Next, I went surfing on foodie/allergy sites to find out what other people in this predicament did. The first idea I found was coconut amino sauce. Although some people claim this tastes exactly like soy, I found it more a nice-enough sauce, but one that didn’t touch (or taste like) soy sauce. Other suggestions included using fish sauce where once you used soy. Also okay; also nothing like soy sauce. I found the same result with duck sauce.

Unsatisfied with these substitutes, I tried going for any umami flavor I could get my hands on, starting with Trader Joe’s bluntly named Umami Stir-In Paste and Condiment. It’s a passable sauce for rice and soups, containing anchovies, olives, and several different kinds of vinegar. It couldn’t pass a soy sauce-taste-alike contest to save its life.

There was also the South River Miso Company, makes miso — kind of close to soy sauce — both from soy and beans other than soy. I am planning to try their chickpea miso at some future point.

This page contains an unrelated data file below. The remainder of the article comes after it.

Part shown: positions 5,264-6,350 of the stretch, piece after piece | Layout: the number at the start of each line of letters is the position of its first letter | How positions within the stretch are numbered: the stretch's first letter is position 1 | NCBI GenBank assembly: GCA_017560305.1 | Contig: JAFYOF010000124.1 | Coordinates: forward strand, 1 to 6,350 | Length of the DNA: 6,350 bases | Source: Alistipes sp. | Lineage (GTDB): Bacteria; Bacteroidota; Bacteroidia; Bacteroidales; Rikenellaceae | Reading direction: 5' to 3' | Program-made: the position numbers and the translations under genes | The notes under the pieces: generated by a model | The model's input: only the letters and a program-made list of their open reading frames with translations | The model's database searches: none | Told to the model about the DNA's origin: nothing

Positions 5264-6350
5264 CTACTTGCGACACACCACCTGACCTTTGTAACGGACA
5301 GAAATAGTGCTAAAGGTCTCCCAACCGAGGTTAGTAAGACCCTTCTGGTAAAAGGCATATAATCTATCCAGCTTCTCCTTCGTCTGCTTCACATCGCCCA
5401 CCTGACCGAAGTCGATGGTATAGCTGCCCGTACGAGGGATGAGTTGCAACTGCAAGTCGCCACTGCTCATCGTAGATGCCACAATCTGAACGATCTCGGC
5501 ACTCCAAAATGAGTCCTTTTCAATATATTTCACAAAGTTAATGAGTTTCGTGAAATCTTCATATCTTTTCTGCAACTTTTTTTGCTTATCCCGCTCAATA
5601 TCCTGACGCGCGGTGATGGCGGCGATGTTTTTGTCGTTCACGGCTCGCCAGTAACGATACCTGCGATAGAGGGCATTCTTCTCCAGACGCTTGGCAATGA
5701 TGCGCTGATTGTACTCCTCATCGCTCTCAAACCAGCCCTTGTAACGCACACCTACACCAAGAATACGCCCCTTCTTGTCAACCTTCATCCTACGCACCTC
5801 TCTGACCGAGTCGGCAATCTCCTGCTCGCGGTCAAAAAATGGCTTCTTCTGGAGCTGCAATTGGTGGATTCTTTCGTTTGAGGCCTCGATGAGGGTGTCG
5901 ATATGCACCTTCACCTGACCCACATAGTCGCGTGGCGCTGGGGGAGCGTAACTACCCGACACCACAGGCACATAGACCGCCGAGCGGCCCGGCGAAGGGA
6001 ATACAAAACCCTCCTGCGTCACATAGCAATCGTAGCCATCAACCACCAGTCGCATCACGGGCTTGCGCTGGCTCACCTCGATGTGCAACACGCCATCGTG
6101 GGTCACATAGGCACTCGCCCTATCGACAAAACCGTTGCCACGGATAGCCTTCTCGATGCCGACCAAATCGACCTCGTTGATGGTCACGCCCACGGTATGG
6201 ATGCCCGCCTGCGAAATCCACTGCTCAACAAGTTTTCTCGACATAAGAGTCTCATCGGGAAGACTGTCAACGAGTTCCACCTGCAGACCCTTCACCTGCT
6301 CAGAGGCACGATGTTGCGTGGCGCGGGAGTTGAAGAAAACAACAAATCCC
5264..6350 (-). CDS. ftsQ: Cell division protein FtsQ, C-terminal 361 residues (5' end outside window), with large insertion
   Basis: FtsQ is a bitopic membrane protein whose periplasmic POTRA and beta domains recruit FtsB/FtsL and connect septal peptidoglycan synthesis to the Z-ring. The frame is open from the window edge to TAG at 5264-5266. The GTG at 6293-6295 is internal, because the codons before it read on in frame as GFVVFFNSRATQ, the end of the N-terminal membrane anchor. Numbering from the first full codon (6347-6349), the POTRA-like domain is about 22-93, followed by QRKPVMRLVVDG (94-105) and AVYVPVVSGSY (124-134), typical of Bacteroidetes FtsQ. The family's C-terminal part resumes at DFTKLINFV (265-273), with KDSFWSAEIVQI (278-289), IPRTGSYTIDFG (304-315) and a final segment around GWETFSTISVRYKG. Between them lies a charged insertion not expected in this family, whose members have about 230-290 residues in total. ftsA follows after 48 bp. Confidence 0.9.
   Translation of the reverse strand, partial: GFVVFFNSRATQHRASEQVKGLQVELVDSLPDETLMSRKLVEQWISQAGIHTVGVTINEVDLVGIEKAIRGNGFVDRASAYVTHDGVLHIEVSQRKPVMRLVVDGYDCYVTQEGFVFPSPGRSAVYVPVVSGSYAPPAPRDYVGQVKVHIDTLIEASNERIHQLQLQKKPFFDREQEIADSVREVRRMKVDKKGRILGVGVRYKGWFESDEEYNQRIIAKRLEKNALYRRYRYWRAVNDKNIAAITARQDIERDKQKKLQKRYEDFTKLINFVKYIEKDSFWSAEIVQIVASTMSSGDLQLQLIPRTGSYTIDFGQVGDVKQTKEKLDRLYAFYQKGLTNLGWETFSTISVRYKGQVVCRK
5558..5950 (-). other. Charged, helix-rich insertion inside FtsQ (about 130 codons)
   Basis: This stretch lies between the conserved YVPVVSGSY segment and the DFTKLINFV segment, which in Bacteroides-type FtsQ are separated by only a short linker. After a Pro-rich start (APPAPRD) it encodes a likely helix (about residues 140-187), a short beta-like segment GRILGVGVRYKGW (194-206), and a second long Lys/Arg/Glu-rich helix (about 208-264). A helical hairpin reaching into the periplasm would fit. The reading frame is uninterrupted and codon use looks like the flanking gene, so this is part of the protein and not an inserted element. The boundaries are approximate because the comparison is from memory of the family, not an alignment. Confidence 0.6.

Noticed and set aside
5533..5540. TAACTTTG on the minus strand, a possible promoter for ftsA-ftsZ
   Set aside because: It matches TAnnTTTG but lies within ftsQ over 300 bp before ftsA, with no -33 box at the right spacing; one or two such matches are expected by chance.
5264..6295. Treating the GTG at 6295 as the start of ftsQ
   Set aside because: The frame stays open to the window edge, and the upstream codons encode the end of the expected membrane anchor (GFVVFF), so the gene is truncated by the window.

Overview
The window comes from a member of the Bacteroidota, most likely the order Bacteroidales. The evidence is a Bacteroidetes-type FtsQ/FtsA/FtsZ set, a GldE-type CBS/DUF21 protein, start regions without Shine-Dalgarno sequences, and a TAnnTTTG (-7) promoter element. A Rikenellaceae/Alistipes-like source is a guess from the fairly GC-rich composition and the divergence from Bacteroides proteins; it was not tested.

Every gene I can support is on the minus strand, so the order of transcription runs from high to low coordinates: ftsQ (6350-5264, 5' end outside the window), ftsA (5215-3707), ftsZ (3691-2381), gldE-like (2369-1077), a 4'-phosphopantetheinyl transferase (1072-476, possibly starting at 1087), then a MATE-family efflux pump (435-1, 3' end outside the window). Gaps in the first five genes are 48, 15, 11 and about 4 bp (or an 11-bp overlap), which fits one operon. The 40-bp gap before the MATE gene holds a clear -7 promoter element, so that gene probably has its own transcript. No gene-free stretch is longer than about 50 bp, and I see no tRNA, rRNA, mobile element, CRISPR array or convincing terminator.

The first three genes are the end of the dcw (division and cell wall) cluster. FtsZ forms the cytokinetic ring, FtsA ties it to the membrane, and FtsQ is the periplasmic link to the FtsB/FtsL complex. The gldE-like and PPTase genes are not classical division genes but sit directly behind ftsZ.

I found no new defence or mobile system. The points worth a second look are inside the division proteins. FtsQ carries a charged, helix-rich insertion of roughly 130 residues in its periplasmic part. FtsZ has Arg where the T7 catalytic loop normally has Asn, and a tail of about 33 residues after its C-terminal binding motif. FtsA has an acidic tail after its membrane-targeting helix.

Cost of experimenting: about $100, plus research time.

My next hurdle in this journey? Chocolate. I like a piece of chocolate at the end of the day. Being without it was very difficult to contemplate. There has to be chocolate made without soy, right? Undaunted, I rushed into more research. I discovered a wonderful blog on all things chocolate, nicely named The Ultimate Chocolate Blog. And, the blog had a post titled “Chocolate Bars With No Soy Lecithin Are Not Easy to Find…but They Are Out There.” It seemed I had struck pay dirt. Then, the dollar signs really began to mount up.

I was greatly encouraged by the fact that, according to the blog, we are apparently in a renaissance of artisanal chocolate-making in North America, and that artisanal chocolate rarely uses soy. So I ordered from two chocolatiers, Dandelion and Ritual. Artisanal chocolate is expensive compared to its mass market cousins. (We’re talking $10 per bar, but what price happiness?) I was truly thrilled to not only get chocolate back, but to be part of the great present and future of artisanal chocolate.